Fare at the fair a treat for some

By Mickey Winfield, PNT Staff Writer

From the moment a fairgoer enters the Roosevelt County Fairgrounds in Portales, their senses are quickly assaulted by colorful food booths and an intoxicating blend of sweet, tempting aromas designed to separate you from your money, faster than you can say, “I’ll have two funnel cakes and a turkey leg.”

LaDoris Allison and Norma Belcher were making their way through the fairgrounds main drag Wednesday afternoon.

“I usually get a good hamburger from the 4-H kids, but this year, I had a barbecue sandwich,” Allison said. “It’s just life. You go somewhere and eat something good.”

“I like those curly potatoes. They’re crisp and they have lots of salt on them,” Belcher said.

Even though Portales resident Louella Gallegos claimed that funnel cakes are her favorite fair food, one sweet treat caught her by surprise as the fair opened.

“The smell of the cotton candy struck me,” Gallegos said. “Yesterday we were loading up our booth, and cotton candy is unique to the fair.”

Michael Johnson from My Daddy’s BBQ is in his fifth year at the Roosevelt County Fair, and says pulled pork and beef brisket sandwiches are his most popular food item.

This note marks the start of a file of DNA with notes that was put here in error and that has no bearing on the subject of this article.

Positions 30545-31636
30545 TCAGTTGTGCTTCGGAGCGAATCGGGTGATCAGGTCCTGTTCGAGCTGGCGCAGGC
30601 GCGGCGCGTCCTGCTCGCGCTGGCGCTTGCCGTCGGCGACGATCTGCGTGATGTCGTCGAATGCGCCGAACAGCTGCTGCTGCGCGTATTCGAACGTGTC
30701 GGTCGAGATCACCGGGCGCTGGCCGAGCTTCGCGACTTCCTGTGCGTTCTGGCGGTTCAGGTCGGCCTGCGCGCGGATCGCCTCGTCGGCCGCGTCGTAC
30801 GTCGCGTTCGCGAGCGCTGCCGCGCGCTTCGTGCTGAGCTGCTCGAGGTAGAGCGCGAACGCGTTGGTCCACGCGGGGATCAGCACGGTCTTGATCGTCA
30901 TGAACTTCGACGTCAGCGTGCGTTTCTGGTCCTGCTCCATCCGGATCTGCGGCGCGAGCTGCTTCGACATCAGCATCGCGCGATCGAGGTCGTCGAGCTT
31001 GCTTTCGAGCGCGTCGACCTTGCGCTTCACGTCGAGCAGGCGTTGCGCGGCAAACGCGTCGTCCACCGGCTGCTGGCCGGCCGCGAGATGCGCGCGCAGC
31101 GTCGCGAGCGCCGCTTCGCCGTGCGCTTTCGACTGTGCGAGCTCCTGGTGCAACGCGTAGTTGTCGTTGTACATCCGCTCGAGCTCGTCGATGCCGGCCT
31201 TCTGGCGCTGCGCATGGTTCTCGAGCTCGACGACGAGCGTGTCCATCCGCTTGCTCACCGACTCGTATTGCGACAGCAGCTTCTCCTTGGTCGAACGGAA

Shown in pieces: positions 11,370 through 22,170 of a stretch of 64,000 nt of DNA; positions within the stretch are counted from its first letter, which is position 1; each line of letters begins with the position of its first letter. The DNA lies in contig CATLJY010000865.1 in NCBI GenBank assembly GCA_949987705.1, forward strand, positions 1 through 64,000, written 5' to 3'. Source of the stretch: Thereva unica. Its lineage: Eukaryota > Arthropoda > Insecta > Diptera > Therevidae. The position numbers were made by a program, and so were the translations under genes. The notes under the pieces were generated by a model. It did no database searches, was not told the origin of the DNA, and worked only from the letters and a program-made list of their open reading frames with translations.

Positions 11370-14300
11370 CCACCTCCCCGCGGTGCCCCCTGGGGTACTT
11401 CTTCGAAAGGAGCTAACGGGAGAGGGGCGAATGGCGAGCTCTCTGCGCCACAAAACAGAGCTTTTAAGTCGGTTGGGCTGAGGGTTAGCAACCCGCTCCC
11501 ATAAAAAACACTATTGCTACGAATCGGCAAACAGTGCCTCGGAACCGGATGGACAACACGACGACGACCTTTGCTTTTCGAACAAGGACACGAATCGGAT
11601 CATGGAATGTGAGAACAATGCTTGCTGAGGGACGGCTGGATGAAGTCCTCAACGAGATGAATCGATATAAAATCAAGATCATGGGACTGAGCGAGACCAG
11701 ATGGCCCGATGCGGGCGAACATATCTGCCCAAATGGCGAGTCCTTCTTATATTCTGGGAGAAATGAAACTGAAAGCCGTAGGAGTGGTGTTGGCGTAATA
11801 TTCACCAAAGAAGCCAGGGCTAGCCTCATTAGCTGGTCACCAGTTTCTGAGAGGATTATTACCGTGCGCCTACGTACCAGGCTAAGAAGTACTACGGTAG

“It’s a one-time deal that you don’t get everyday,” Johnson said. “And the food tastes a little different than it would be in their own home cooking. They get to experience different things that they like.”

Haskell and Pearl Boydston, from Clovis, were visiting the Roosevelt County Fair Wednesday afternoon. Haskell likes barbecue, while wife Pearl likes hot dogs.

“Mostly (I like) barbecue,” Haskell said. “I like barbecue very good. That’s my number one favorite food most anywhere, especially at the fair.”
“(Hot dogs) are fun to eat and enjoy while you’re walking around,” Pearl said.

But not everybody submits to the tasty temptations at the county fair. Betsy Ulyak is active duty military stationed at Cannon Air Force Base, and says her hunger can be satisfied healthier and for less money elsewhere.

“Sometimes it’s just way too expensive,” Ulyak said. “Especially in small areas like this. A lot of people take advantage of people because there’s nowhere else to go, so they jack up prices and it’s not worth what you’re getting for the price.”

Many consider fair food to be an opportunity for social interaction at the fair.

“You can visit with all your friends and have a snack with somebody you know,” Boydston said. “You can meet new people and have a good time.”

“You’re just out, and you’re seeing everything,” Belcher said. “Food just seems to make you feel better and make it all more enjoyable.”
The Roosevelt County Fair is currently under way, and comes to a close on Saturday.